Recommendation No. 1: Start from scratch. To steal a page from the 2003 playbook, one of the first things that lawmakers can do is to methodically work through the state's budget using a zero-based budgeting technique. In other words, build each state agency's budget from the ground up.
Ordinarily, lawmakers craft the state's two-year budget using the amount an agency spent in the previous budget as a starting point. This creates a situation rife with waste.
Instead, lawmakers, working closely with agency heads and directors, should start from scratch, funding each of the state's 200-plus agencies first on the basis of any constitutional mandates, then according to statutory requirements. In this way, lawmakers can get a detailed picture of each agency's spending habits and root out unnecessary items.
Zero-based budgeting was a major reason that state budget writers were able to get out of the jam they were in during 2003. And, if pursued diligently, it may also prove to be lawmakers' saving grace in 2011.
Recommendation No. 2: Eliminate programs and agencies. There is no other way around it: State agencies and programs must be eliminated if the Legislature is going to balance the budget within available revenue. Obviously, lawmakers should consolidate where possible, but a number of redundant and ineffective agencies and programs should be axed.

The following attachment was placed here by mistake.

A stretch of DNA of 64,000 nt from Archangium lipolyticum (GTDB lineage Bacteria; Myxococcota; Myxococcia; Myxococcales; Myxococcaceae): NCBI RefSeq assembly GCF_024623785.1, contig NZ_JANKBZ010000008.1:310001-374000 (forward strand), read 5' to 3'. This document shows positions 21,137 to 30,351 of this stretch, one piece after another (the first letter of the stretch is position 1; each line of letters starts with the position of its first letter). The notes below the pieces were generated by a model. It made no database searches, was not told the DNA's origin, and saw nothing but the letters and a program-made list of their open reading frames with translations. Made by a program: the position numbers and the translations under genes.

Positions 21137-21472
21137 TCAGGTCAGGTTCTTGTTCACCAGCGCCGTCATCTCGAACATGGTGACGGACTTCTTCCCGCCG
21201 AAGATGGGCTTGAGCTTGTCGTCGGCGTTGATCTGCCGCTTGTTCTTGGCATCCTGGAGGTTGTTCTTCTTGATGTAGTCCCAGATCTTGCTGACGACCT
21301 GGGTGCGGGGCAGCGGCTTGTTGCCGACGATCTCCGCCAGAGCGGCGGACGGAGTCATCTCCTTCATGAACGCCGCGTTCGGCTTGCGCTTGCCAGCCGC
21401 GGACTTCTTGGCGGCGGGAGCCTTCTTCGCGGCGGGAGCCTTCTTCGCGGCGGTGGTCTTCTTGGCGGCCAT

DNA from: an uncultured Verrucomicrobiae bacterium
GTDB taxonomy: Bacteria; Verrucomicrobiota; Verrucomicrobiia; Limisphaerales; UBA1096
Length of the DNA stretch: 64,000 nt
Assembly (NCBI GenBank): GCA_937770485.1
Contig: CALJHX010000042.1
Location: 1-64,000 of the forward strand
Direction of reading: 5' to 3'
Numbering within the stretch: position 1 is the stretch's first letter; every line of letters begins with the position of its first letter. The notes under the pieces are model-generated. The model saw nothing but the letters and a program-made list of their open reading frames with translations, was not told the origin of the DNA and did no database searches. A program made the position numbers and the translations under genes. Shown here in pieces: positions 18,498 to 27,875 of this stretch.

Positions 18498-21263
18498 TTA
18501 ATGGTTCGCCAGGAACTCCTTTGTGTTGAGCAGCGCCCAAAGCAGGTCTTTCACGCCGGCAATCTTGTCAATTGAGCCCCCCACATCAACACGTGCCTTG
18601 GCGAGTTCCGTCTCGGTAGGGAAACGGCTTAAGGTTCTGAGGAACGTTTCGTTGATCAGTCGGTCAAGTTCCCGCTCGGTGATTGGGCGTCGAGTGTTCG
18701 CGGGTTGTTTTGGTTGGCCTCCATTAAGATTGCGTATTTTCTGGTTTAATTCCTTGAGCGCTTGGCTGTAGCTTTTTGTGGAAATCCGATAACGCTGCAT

Now the hard part: What specific agencies and programs should the Legislature consider doing away with?
We need to focus on getting state government out of the business of doing things that individuals or the private sector can take care of themselves — such as promoting tourism, history and the arts, or determining how much consumers should pay for electricity, telephone service or insurance.
Likewise, there are a lot of things we can do without for a biennium (or two) while we try to get our fiscal house back in order. We can postpone the purchase of new parks, delay renovations of historical properties and get by without some recent and expensive environmental and health care spending.
We also need to think big. Health care and education spending dominate the budget, and if we are going to successfully tackle the shortfall, we need to look at ways to get more bang for our buck in these areas.